In the Giants half of the first inning, Matsuzaka started sluggishly. Walking left fielder Takayuki Shimizu and then allowing a single to right fielder, and former Lion, Tatsuya Ozeki. Still no one out. After a strikeout of infielder Tomohiro Nioka, the Lions' ace gave up his first run on a single by "The Lion King" Lee Seung Yeop. 1-0 Giants. That's all the Giants would get for the remainder of the ballgame, as Matsuzaka cruised to a complete game, using only 106 pitches to strikeout 7, with 5 hits, no walks, and just the single run on the board.
The win didn't come without the pressure of holding it close. The Lions didn't manage to mount an attack until they batted in the 8th inning. With a runner on and two outs, the Seibu club strung together 3 consecutive hits, culminating in a game winning, 2-run double off the bat of Alex Cabrera. Cabrera is now hitting .345 with 9 home runs on the young season and saved a big moment for Matsuzaka's outing in Tokyo. More great pitching for Japan's best player. Here's his updated numbers on the year (click below):
Matsuzaka has allowed one earned run in every start this season, with the exception of the blip two weeks ago against Orix when he gave up 4. His ERA is a ridiculous 1.75 and he sports a WHIP of 1.013 making things very difficult on opposing hitters. His pitch count has been extremely managable recently which bodes well for success in the long marathon that is a professional baseball season. Check back next week for his next outing.
Coming off his worst outing of the season against Orix, Daisuke Matsuzaka looked to rebound by dominating the Fukuoka Soft Bank Hawks. Easier said than done, as the Hawks are a very good ballclub managed by Oh Sadaharu and featuring several key members of the WBC champion team, including #4 hitter and former triple crown winner Nobuhiko Matsunaka. How would the world's most sought after pitcher fare? Try, very well. Seibu 7, Soft Bank 5.
The score makes this affair seem a lot closer than it actually was. The heavyweight matchup of Matsuzaka vs. Matsunaka manifested in the first run of the ballgame in the Soft Bank 3rd, as the cleanup man drove a ball into the right field stands to give his team a 1-0 lead. That was all she wrote for the Hawks as Matsuzaka cruised for a total of 107 pitches over 7 innings, giving up that lone run on 6 hits and 3 walks. The WHIP of 1.286 is a little high for his typical outing, but the baserunners were scattered fairly evenly over 7, with the only real trouble coming in a shaky 1st and a mildly interesting 7th. Other than that he was lights out.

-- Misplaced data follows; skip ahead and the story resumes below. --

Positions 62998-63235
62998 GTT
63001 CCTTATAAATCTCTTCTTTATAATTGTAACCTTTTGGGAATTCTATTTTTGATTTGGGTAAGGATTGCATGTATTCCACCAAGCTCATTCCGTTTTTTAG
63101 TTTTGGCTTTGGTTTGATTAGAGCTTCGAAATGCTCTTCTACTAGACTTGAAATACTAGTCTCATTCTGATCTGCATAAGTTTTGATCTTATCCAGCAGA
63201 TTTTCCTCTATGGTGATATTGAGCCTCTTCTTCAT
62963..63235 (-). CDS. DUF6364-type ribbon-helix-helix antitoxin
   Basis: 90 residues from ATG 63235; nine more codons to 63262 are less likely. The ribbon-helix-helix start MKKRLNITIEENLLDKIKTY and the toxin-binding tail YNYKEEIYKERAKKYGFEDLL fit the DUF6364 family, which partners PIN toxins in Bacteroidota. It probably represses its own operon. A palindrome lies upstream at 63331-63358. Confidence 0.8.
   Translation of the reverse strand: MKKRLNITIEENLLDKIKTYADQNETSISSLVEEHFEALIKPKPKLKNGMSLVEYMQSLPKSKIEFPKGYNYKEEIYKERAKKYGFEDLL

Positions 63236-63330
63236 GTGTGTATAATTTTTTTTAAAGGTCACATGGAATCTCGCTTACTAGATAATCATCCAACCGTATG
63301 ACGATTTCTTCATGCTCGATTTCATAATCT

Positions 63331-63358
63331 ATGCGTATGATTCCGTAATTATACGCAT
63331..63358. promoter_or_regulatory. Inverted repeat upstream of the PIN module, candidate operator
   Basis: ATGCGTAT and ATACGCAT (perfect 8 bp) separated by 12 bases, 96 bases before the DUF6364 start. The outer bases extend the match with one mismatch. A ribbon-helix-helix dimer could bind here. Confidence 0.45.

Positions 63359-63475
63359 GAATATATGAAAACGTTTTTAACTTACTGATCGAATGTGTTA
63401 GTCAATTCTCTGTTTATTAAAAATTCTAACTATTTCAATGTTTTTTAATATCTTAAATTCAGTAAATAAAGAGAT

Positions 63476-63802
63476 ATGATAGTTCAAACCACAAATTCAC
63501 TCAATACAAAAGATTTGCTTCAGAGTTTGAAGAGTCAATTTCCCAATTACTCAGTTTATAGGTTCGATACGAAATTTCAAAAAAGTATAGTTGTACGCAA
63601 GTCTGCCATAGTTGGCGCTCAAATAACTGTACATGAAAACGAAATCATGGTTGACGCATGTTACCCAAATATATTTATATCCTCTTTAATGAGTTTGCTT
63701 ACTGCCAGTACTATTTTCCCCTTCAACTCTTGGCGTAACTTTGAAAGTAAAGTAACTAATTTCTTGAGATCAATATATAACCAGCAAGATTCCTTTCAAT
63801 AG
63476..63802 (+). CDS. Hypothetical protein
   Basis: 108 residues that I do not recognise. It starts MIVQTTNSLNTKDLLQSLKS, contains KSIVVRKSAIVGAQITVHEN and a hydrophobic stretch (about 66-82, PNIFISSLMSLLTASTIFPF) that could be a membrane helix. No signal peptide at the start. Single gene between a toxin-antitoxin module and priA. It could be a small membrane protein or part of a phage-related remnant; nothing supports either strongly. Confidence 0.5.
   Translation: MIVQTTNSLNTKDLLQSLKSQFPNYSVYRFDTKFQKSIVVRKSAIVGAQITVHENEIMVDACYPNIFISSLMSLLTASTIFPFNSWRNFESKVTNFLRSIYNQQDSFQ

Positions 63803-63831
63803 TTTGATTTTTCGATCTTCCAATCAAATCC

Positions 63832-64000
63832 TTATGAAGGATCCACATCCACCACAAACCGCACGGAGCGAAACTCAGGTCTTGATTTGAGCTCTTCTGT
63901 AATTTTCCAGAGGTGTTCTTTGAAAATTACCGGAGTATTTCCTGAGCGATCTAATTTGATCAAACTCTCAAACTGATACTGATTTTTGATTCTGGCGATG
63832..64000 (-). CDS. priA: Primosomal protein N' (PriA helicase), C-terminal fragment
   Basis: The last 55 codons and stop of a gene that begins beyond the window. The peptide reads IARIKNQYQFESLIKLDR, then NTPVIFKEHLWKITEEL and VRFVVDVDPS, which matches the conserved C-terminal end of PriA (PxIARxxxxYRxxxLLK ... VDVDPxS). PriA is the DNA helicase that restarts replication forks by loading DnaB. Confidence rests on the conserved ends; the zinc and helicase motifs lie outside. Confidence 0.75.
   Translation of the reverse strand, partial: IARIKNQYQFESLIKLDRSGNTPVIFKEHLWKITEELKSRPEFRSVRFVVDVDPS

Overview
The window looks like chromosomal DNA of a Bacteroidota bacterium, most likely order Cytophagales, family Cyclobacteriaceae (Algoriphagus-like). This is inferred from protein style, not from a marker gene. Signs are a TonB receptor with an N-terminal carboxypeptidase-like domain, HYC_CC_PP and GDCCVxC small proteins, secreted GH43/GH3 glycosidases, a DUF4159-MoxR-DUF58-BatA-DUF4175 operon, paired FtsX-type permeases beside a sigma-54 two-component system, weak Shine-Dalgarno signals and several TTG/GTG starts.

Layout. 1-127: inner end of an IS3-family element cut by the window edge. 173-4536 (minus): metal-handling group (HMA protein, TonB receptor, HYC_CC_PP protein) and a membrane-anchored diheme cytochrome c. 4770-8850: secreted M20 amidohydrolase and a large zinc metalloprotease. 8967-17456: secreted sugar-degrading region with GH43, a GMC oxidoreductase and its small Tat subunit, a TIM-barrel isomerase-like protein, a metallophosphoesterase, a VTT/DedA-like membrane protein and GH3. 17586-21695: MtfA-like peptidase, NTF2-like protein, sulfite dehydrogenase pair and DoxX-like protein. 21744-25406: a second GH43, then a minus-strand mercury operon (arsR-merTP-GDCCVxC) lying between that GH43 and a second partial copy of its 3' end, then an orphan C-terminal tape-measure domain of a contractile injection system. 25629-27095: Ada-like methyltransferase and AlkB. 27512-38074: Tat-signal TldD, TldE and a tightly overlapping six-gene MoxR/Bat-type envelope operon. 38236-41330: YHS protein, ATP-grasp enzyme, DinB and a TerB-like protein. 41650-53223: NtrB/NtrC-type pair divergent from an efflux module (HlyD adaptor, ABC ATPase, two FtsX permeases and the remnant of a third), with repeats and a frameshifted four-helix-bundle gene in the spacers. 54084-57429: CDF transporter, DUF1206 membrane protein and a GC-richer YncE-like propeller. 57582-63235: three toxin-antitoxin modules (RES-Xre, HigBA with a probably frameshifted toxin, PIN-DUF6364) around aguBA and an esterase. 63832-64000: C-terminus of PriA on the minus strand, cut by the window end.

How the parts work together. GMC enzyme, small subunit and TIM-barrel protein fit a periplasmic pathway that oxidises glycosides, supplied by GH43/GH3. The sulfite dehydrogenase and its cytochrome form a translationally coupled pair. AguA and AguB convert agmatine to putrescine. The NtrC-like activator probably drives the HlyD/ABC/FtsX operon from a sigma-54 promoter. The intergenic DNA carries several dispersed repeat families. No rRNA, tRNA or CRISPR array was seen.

But wait, you say. The final score was 7-5. That's a competitive ballgame. What happened? The Lions scored in 3 consecutive innings (6-7-8) on a series of walks and hits in the 6th, and home runs by Jeffrey Liefer in the 7th, and Kazuhiro Wada in the 8th. Soft Bank didn't go down easily though, as they answered with 4 runs in the top of the 9th inning against 3 different relievers. Closer, Chikara (Power) Onodera came in to nail down the last two outs for his 9th save, and earning Matsuzaka win #4. Phew. On the season, Daisuke has posted the following numbers (click below):
Daisuke Matsuzaka's 5th start of the year was an off night, in which the star hurler gave up 4 runs on 6 hits, including 3 doubles and a home run. The damage came in only 4.1 innings of work, so the upside to the poor outing is the low pitch count, at 67.
The Orix Buffaloes have been just awful this season, and should be thankful that the Rakuten Golden Eagles are in the Pacific League or they would be firmly in the basement in the standings and in every major statistical category on earth. The early success they had against Matsuzaka included a first inning 2-run shot off the bat of failed Major Leaguer and former Dodger, Norihiro Nakamura. It wasn't to last, however, as Seibu's bats came alive in the 7th inning to put up a 5 spot and seal a victory for the first place club.
Matsuzaka stayed out of the loss column thanks to a 7th inning, pinch hit, grand slam by superstar Alex Cabrera. Other home runs for Seibu included a 2nd inning shot by third baseman Takeya Nakamura, and a 3rd inning blast by G.G. Sato.
Let's see how young Daisuke rebounds in his next outing in about a week. Here's his updated line on the season:
A chilly evening in Sendai, Japan greeted Daisuke Matsuzaka and his Seibu Lions on April 21st. A reported crowd of 5,486 lonely souls braved the miserable weather to cheer on their 2nd year expansion Rakuten Golden Eagles. I have to believe that many of those fans were either clinically insane, or like-minded fans of the crown jewel of Japanese Professional Baseball. Perhaps they were both. They saw a Seibu victory over the home team 11-1.